There's the gentle click of my classroom door closing. Our work continues, the children intent on the pattern shapes on the table in front of them. Timmy breathes a sigh of relief, and looks up to catch my eye. He almost smiles.
With the closing of the classroom door, the angry yelling sounds coming from the crisis room are muffled. It's suddently much easier to concentrate. It's not just that the discomforting noise is lessened. It's also that when someone out in the hallway takes the time to unobtrusively close doors, they honor those kids who are doing the right thing. We are, after all, a place for learning and teaching.
Living the school day in a program for children with emotional disabilities means that, of course, we will be hearing some rageful shouts, anguished tears, even loud, inappropriate laughter. But when children come to learn that they are accepted and valued even if their behavior falls short of expectations, they also learn the value of empathy, not judgment, for their peers. They learn that loud and angry or sad are feelings that their teachers and counselors are ready to help them with. It may be upsetting to hear the noise, but most of our students trust that the situation is under control and will be worked out safely.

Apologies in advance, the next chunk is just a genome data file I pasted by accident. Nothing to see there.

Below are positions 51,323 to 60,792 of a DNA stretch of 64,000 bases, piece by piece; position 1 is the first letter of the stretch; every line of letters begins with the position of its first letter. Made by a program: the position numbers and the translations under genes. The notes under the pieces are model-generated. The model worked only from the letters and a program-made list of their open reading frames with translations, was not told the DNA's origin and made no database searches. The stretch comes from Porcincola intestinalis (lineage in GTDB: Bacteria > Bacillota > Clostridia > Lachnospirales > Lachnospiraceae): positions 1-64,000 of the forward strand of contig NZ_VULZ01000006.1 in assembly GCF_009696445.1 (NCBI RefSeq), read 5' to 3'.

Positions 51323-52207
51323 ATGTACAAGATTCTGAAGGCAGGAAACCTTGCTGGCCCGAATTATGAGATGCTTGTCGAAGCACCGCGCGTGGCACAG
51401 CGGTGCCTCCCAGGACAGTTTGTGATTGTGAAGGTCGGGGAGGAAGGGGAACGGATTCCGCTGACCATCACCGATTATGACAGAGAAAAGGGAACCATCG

And that can be a very big relief.